President Trump defended holding large rallies as nearly every state in the country is seeing coronavirus cases trending in the wrong direction in an interview with CNN affiliate WTMJ on Saturday.
Although he did not address the surges during his Saturday rallies in Michigan and Wisconsin, the President was directly asked by the local Wisconsin station whether he was sending the wrong message with his actions.
“Well, I don’t think so because I’m not a big shutdown believer,” Trump responded. He claimed his campaign only holds outdoor rallies and that the crowds were largely masked, saying later he “didn’t see anyone without” a mask at one of his rallies on Friday. Although some people have been wearing masks at Trump’s recent rallies, many have not.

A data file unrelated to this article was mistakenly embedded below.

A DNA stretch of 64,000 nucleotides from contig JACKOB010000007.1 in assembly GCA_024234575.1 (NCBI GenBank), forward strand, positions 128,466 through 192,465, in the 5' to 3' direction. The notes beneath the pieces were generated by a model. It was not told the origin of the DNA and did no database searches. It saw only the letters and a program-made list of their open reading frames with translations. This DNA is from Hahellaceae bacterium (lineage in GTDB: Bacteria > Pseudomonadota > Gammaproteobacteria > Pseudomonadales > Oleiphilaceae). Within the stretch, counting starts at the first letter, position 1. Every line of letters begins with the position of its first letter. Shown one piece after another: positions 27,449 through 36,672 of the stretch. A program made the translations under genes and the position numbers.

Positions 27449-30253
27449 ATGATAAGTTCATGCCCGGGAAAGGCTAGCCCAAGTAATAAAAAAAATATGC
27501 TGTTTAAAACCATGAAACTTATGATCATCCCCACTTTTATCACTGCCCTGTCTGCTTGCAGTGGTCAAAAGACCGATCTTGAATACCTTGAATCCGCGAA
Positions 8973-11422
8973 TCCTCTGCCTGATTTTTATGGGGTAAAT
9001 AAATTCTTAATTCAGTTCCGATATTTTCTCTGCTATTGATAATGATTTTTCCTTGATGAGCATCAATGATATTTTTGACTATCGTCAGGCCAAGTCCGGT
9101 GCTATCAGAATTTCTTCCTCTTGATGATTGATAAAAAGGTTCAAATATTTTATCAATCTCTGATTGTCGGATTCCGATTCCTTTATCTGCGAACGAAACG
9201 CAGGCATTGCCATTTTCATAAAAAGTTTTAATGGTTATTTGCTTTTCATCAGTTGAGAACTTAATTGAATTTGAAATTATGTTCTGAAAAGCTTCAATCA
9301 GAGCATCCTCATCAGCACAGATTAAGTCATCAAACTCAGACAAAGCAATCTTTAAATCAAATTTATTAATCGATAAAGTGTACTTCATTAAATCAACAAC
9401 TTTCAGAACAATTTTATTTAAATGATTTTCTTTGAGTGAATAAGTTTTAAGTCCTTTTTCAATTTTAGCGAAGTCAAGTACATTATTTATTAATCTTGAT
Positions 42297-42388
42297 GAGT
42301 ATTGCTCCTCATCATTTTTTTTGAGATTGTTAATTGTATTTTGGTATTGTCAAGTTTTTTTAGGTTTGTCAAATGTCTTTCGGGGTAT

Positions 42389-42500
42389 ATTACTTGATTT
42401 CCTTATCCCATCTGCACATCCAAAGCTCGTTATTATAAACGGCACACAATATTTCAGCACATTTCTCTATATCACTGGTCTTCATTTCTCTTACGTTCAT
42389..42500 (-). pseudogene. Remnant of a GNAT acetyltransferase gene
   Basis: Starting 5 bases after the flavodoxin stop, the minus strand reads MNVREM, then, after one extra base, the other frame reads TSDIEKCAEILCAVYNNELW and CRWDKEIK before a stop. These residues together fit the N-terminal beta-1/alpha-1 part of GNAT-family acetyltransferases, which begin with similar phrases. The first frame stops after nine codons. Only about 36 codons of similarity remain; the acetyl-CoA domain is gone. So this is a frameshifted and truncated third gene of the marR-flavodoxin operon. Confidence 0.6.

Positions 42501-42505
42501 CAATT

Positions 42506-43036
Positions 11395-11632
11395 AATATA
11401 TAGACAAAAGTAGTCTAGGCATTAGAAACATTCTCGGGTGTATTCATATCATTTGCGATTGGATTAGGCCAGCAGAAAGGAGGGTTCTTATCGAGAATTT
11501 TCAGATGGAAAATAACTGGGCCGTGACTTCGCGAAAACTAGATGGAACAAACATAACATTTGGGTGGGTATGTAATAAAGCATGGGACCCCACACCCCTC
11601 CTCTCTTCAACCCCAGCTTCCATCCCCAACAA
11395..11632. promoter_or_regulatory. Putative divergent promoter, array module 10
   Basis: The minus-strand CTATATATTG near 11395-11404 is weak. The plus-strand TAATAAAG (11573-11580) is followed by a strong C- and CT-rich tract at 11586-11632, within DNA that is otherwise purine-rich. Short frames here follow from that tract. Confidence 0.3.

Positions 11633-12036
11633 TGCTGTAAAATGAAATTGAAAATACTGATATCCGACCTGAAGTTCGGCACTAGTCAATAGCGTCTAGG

He also said his campaign has heard of no “incidences” where there’s been a “problem” with the virus after one of his rallies.
Some more context: CNN reported on Friday that the Minnesota Department of Health says it has so far traced 20 cases of Covid-19 back to Trump’s rally in Bemidji last month, or to related events. And the city of Tulsa experienced a surge in coronavirus cases a little over 2 weeks after Trump held an indoor rally there in June. There were also other large events in the city around the same time.
Faced with the record setting case count in Wisconsin, the President railed against lockdowns and touted his political success in the state in 2016.
“If you take a look at your state, which I love very much and, you know, we had a great victory there, but if you take a look at your state, they’ve been shut down and they’ve been locked down and locked up and, you know, they’ve been doing it for a long time and, at some point, you also have to be able to understand the disease,” Trump said.
Pressed later on the fact that Wisconsin is not completely shut down, Trump said although the state has been “very toughly run,” “frankly, it’s not doing as well as a lot of other states,” adding he wanted the state to do well and pivoting to talk about his administration’s assistance to governors and progress on vaccines and therapeutics.